Anyway, a few years ago, my job meant that my colleagues and I took a group of people to a handling session at the British Museum. Come lunch, when we had held, examined and discussed a variety of the museum’s less valuable objects, little bands of us went off to look at different galleries. One elderly Greek woman wanted to look at pots from her homeland, so I was delegated to go with her. By chance or design, I can’t remember which, we bypassed the black wares and headed for the first period terracottas. Well over 3000 year old and frequently half as tall as me, all were seriously beautiful and decorated with the simplest of geometric patterns. For my money, they’re amongst the best things ever made in the history of this or any other universe.
Now, for me there is something awkward about looking at pots with people who aren’t either potters or good friends. I’m never quite sure what to say. How much will my enthusiasms or responses be boring or embarrassing to my companion? Not knowing what’s appropriate I try to say as little as possible. So, on this occasion, we did our rounds of the exhibits, occasionally making polite comments to each other until in one case I saw a small, undecorated, cone shaped, pot. Its height was roughly the distance from the tip of my index finger to my knuckle and the distance across the base was a little less. It was thick at the bottom and thin at the top and it’s best claim to being `pot’ was that it was fired clay with a hole in it which meant it could hold water.
I recognised it. That was my first pot. Not exactly that one. I’m no reincarnation of a long dead Greek potter. Although, if you ask, I’d rather that than some of the other alternatives on offer. It’s simply that it was the spit of my first pot. It was a child’s pot. It’s what you do when, eight or even younger, you’re confronted by a lump of spinning, wet, clay for the first time. If you’re lucky – and that child was one of the lucky ones, as was I – the nice potter will show you how to centre, how to sponge the water out of the cavity, how to trim and cut the pot away from the wheel head, lift it off and place it on a board to dry so that it can be fired with the rest of the production. Sometime later that pot would have been handed back to the child, fired and finished. Something to be kept and treasured as the first step on the way to mastery of a new and valuable skill.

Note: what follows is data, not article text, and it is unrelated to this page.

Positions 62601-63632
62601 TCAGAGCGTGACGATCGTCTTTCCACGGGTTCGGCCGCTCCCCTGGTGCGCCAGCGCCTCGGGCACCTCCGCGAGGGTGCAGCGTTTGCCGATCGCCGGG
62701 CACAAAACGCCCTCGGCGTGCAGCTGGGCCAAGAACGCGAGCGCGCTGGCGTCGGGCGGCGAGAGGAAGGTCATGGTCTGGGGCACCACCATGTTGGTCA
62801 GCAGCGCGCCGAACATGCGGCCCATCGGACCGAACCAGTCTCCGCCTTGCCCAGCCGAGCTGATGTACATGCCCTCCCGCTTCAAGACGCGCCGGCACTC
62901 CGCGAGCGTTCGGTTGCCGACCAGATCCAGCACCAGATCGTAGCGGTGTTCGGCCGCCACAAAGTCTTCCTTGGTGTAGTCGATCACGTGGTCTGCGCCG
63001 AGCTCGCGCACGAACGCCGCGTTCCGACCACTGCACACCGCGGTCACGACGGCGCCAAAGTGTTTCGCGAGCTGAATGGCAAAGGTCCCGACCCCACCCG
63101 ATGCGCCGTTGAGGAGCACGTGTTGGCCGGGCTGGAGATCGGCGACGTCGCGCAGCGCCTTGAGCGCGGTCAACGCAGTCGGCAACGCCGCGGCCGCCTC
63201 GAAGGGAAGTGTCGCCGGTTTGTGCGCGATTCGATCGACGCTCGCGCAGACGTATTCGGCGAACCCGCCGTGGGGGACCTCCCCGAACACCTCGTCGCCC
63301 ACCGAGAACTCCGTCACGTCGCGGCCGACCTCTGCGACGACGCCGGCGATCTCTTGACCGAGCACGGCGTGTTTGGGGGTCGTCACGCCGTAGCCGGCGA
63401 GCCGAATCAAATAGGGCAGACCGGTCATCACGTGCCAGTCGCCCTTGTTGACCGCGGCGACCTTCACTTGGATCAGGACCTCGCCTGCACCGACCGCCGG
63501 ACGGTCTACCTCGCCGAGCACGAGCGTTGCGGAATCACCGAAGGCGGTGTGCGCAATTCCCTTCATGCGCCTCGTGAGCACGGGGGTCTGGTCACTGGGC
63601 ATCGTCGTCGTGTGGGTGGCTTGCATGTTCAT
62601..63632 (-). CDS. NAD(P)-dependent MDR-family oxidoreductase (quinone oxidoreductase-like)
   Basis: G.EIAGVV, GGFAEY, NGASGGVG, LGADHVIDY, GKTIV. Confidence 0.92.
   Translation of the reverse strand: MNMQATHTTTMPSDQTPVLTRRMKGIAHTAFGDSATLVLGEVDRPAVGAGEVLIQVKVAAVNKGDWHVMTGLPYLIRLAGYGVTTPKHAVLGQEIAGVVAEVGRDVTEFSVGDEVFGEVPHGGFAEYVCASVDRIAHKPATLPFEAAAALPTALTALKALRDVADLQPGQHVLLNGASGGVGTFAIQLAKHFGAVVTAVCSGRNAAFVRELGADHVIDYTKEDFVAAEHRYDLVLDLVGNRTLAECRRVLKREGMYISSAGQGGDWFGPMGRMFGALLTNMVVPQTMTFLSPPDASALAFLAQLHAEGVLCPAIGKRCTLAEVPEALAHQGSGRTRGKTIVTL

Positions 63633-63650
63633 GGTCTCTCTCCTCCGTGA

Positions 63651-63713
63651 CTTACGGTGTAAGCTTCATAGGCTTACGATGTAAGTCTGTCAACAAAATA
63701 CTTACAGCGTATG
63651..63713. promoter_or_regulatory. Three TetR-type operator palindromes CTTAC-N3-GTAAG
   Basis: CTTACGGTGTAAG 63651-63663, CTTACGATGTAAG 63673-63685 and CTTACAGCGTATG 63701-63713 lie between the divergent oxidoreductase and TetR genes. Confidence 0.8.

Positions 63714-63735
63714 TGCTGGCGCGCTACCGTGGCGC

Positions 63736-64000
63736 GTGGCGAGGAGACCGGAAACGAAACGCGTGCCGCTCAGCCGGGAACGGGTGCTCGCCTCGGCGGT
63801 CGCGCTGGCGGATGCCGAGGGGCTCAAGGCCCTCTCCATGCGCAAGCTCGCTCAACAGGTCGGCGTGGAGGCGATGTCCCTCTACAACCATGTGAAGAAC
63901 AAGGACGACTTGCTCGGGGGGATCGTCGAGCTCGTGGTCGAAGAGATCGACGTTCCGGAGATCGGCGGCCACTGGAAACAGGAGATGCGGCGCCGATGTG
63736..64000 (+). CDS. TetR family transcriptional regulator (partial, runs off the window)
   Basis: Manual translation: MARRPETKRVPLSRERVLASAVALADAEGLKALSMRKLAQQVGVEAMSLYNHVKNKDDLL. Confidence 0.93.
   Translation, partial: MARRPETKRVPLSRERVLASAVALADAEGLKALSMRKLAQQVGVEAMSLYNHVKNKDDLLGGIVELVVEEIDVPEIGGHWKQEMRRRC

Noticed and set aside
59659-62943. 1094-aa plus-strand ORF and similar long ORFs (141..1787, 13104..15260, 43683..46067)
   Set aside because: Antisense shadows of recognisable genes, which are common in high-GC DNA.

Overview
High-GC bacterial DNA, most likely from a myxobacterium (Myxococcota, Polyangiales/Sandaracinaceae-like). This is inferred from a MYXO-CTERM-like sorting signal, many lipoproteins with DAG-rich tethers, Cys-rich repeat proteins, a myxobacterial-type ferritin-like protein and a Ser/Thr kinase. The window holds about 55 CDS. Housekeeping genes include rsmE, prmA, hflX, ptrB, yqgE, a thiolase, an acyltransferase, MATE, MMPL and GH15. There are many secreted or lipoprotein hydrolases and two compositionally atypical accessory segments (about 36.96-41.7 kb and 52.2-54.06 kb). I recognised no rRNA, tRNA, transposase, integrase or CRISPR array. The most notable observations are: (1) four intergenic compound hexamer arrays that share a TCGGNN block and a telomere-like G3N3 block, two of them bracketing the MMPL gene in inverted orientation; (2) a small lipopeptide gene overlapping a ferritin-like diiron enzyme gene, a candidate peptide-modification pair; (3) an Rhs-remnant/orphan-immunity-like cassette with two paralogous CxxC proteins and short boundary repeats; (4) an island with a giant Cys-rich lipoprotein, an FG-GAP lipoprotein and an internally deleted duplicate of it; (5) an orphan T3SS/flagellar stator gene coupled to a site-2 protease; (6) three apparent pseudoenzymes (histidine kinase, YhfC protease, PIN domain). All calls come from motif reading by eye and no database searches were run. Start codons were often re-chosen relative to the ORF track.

I have friends and teachers who have their work in museums but no one I ever met expected that the first time they touched clay it would finish up in one of the world’s great cultural institutions 3000 years down the line. But that’s not the point. What I really liked about that pot was that it didn’t take huge flights of fancy to know that it told the story of a happy child, a kind person (unkind people do not waste clay or time with children or unnecessarily use up space in their kiln) and an ordinary human experience. I have used kick wheels, as did the makers of the amphoras that mostly filled the rest of that gallery’s space and I’m still an effective production thrower. My body carries the same muscle memories as did the men and women who made those objects. I think about that in the long nights when I can’t sleep. Then I remember that their world and their market and their lives were unimaginably different to mine. Not so that little pot’s child maker. Happy children have always been the same and 3000 years apart I guarantee he or she and I, we knew the same happiness and at the risk of going all hippy on you, if that’s not mystical I don’t know what is. As for the woman I was with, I tried to tell her some of this stuff, but I think she thought I was odd and asked if we could go back for part 2 of the handling session. Which we did and I made another mental note not to talk about pots to strangers.